Two photocopied images from Women Code by Alisa Vitti are pinned to the side of their fridge, detailing which foods are best for four major periods of a woman’s cycle.
Vitti’s book seeks to balance hormones using whole foods, and divides women’s cycles into four major periods. Within each period she recommends specific foods that help to supplement nutrients the body is losing in order to help balance the hormones.
“During your menstrual cycle you’re losing a lot of blood, so there might be a lot of foods that include iron,” said Rachael Sullivan. “It kinda just takes stuff your body is naturally depleting and finds the foods that supplement that.”
Tom Sullivan uses the list during his planning and tries to work foods into the menu to complement the stages she’s in. They’ve found that she frequently craves the foods that are most helpful to her during those periods of the month.
“When I’m craving something but don’t feel like eating anything, Tom will know corn is the best thing, for example, so he’ll suggest like ‘taco night,’ and I’ll be like, ‘Oh yeah, that actually sounds good.’” Rachael Sullivan said.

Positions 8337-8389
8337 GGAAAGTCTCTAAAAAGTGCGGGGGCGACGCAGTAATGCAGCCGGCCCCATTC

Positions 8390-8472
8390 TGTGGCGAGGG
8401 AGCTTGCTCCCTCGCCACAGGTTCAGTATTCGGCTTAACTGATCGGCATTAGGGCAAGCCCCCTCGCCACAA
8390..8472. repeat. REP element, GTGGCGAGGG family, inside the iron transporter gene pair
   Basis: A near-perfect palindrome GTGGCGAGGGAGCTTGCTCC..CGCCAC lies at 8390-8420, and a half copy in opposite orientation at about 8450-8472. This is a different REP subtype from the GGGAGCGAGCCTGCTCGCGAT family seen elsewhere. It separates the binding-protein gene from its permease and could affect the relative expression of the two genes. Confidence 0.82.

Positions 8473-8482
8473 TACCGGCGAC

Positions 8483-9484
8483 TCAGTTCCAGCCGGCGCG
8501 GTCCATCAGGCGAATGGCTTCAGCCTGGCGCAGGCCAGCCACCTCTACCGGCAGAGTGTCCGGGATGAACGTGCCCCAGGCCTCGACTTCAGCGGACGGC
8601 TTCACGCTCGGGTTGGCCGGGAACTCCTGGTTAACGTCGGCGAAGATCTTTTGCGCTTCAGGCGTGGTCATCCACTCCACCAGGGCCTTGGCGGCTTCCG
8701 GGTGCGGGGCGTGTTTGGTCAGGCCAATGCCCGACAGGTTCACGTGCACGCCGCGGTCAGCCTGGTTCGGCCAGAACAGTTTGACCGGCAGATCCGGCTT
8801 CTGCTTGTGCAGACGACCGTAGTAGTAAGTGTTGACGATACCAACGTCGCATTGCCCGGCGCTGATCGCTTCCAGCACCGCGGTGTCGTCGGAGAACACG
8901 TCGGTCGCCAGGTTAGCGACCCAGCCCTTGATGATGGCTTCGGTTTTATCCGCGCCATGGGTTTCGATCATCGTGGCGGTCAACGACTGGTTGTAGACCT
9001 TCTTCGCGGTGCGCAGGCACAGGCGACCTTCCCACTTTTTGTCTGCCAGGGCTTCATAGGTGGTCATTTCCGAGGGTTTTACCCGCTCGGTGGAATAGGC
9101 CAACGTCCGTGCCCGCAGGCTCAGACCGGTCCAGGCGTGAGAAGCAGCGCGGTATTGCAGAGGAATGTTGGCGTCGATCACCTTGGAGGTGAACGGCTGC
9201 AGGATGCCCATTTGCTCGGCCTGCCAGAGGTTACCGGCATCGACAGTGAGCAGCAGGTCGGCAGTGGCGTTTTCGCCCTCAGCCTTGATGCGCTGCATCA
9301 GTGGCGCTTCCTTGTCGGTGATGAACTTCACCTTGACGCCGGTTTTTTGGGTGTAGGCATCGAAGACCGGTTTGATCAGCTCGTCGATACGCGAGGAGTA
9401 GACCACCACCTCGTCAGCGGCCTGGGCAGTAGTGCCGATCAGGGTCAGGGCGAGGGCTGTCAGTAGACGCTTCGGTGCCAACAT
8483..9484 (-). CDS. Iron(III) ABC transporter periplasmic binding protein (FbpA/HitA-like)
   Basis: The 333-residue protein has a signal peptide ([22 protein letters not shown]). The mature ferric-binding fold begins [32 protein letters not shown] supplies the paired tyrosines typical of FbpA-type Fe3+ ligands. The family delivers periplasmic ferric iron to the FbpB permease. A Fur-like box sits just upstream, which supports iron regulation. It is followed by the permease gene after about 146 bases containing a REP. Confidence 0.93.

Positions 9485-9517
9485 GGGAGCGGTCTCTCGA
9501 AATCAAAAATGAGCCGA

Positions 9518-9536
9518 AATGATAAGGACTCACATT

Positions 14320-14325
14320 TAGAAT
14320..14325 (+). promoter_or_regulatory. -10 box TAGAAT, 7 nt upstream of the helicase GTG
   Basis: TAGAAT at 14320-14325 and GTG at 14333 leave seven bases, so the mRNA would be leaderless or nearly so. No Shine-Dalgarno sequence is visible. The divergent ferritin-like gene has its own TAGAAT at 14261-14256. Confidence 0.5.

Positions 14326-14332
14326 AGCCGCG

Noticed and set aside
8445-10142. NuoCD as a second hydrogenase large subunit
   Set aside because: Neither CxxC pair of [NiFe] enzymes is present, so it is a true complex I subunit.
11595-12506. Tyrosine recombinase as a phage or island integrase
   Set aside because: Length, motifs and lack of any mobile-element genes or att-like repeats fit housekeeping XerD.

They have also worked to adapt Rachael Sullivan’s diet to her busy schedule as a flight attendant. They prepare meals beforehand, and she has worked to find the best places in airports to get gluten-free and dairy-free meals at the airport.
“At the end of the day, if I can’t eat exactly what is in the phase then I always just try to be gluten-free,” she said.
The secret Instagram account
As Tom Sullivan experimented with different foods, he found himself wanting a way to organize and remember all of the meals Rachael really enjoyed, so he started an Instagram account with the name: MealsSheEats.
“I needed to save my recipes, because she’d be like, ‘I loved that meal that you cooked’ and I’d have no idea what I made. And I kept it secret because I didn’t want it to be nice, I didn’t want her to take it over and make it all pretty,” Tom Sullivan said, laughing.
Rachael Sullivan discovered what her husband had been doing when MealsSheEats popped up on Instagram’s “Suggested For You” accounts feed. She clicked on it, curious as to who the “she” in the account name was.
“It was all these recipes he had made for me, and it just melted my heart. I was so touched by it,” she said.